The matter proceeded on the papers and the wage claim was made out.

Turning now to the more lucrative element of Mr Pietras’ claim, Mr Pietras had also applied to the Authority in his original application to seek penalties against Ms Vegar. Perhaps this may have been motivated from the advice of Mr Pietras counsel, Mr Joshua Pietras that represented him. Penalties are often appropriate for deliberate breaches. As an Employment Law Advocate I too look for opportunities to seek penalties where reasonable and the circumstances permit.

The Authority in this matter came to find that a penalty was appropriate on the basis of a globalized breach. While it can be said to there having been breaches of multiple acts (Minimum Wage, Wages Protection, Holidays), the

breach was in summary a failure to make a single payment for Mr Pietras’ job of short tenure.

Section 133A of the Employment Relations Act 2000 requires the Authority to have regard to the object of the Act, the nature and extent of the breach, whether they were intentional or not, the nature and extent of any loss or damage, steps to mitigate effects of the breach, circumstances of the breach and any vulnerability and finally previous conduct.

The case here as it appeared was that Ms Vegar had deliberately avoided and evaded Mr Pietras’ attempts to seek payment for his outstanding wages.

Having weighed the relevant factors in determining that a breach had occurred and assessing what quantum of penalty should be awarded in the circumstances, the Authority came to a figure of $4,000. On the basis that Mr Pietras on the evidence is having described as going to inordinate lengths to recover what was rightfully his wages, which should never have been in dispute given the amount involved, the Authority found it appropriate that Mr Pietras be apportioned to pocket half of the penalty, that being $2000.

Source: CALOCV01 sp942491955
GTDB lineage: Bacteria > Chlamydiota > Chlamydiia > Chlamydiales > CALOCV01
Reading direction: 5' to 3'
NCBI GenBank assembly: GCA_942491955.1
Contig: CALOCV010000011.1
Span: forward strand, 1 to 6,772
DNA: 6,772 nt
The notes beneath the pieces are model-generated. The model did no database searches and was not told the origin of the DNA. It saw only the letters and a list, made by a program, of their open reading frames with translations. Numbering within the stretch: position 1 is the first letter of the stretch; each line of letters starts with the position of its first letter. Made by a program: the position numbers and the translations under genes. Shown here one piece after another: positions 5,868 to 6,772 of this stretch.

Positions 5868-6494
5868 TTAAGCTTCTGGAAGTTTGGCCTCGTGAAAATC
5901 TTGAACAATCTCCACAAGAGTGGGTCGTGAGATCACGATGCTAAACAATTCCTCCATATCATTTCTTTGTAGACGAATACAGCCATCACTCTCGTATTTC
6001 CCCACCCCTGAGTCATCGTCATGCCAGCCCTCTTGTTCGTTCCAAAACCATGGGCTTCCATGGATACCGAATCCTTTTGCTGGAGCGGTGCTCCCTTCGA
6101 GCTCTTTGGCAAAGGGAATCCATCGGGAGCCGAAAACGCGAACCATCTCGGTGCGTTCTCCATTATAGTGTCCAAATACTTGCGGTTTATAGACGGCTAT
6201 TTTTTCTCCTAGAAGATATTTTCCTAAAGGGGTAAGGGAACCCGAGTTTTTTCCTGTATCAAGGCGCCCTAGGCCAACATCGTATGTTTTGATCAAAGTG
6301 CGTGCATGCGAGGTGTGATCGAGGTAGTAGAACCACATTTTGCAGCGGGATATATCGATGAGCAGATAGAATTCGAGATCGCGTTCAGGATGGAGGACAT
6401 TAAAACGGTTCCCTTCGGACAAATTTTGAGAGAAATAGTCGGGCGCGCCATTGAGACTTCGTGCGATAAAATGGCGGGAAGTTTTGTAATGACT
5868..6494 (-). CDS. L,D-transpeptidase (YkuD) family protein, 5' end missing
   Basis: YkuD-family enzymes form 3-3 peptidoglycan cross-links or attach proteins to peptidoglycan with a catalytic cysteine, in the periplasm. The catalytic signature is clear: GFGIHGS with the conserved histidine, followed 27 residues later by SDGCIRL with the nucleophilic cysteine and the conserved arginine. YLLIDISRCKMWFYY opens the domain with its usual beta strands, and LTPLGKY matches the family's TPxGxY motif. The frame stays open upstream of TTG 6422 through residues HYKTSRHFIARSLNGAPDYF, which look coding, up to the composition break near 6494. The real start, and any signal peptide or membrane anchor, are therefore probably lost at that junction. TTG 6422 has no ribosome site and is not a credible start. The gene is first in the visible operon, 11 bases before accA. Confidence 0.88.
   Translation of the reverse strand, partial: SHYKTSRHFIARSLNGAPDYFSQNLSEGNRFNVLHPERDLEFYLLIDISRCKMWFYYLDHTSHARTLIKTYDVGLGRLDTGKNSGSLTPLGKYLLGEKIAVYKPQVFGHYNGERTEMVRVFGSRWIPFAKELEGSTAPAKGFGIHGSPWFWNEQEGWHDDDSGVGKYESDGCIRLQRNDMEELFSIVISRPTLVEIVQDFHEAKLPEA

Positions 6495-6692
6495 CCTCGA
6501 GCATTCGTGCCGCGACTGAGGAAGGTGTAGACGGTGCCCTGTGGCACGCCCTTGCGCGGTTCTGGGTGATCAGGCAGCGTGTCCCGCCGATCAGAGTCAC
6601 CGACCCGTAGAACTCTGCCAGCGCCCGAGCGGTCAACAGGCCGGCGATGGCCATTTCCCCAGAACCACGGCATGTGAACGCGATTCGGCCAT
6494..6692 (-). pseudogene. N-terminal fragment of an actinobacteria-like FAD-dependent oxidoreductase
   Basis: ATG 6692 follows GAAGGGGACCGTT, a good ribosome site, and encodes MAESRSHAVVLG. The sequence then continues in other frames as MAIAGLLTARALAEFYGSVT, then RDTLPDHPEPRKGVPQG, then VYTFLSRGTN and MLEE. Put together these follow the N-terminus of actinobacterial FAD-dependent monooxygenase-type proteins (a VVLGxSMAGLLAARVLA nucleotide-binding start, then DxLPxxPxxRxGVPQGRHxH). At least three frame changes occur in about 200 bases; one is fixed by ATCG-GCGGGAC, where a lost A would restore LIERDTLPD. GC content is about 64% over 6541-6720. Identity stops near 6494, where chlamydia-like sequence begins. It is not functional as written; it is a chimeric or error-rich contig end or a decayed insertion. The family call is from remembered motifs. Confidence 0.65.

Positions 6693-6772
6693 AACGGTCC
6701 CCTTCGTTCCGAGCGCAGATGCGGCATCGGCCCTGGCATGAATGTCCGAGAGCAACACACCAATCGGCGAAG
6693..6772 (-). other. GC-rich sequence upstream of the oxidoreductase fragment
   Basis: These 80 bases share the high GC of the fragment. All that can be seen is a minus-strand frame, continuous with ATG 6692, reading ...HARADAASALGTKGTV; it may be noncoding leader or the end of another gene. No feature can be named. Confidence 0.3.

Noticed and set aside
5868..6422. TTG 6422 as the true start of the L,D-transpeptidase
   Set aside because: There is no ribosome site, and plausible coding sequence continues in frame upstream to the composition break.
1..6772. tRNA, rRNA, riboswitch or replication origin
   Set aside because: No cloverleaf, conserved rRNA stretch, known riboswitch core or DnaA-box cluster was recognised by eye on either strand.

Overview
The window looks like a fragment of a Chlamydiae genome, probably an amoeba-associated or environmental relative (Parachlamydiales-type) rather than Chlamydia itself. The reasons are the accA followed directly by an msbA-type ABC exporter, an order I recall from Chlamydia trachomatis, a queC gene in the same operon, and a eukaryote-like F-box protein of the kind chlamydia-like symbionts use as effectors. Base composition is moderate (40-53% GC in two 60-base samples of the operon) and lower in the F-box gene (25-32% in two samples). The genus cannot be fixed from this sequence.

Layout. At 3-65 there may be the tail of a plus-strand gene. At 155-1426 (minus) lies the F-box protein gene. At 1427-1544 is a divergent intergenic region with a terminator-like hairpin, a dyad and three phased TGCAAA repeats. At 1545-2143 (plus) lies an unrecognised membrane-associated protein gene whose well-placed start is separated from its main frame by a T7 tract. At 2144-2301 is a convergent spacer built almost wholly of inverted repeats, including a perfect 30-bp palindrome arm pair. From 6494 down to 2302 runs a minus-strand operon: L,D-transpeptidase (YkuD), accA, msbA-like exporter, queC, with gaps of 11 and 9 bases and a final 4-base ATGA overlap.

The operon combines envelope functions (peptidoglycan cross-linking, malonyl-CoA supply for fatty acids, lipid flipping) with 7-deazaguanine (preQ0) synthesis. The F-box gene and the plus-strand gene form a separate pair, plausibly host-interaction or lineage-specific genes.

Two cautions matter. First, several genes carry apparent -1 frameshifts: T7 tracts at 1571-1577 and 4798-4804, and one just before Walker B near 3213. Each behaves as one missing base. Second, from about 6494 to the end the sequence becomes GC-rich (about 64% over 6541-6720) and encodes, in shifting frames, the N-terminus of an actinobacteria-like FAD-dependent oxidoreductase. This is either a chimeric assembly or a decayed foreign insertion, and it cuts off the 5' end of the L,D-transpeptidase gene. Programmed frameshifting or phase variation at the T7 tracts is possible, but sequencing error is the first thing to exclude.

The result is that Ms Vegar has been ordered to pay to Mr Pietras the sum of $122.47 gross for unpaid wages and holiday pay; and a penalty of $4,000 ($2,000 payable to the Crown and $2,000 payable to Mr Pietras). Payments to

be made no later than 4:00 PM Wednesday 12 January 2022.

The Authority reserved the issue of costs and we may see a further determination after the aforementioned date as to what Mr Pietras costs might have been and to what level Mr Pietras would be awarded a contribution to his costs in pursuing this claim, for what originally was $122.47 unpaid gross wages. Without knowing of the full extent of time spent pursuing the application, my prediction is this will likely be half the notional daily tariff of $2,250.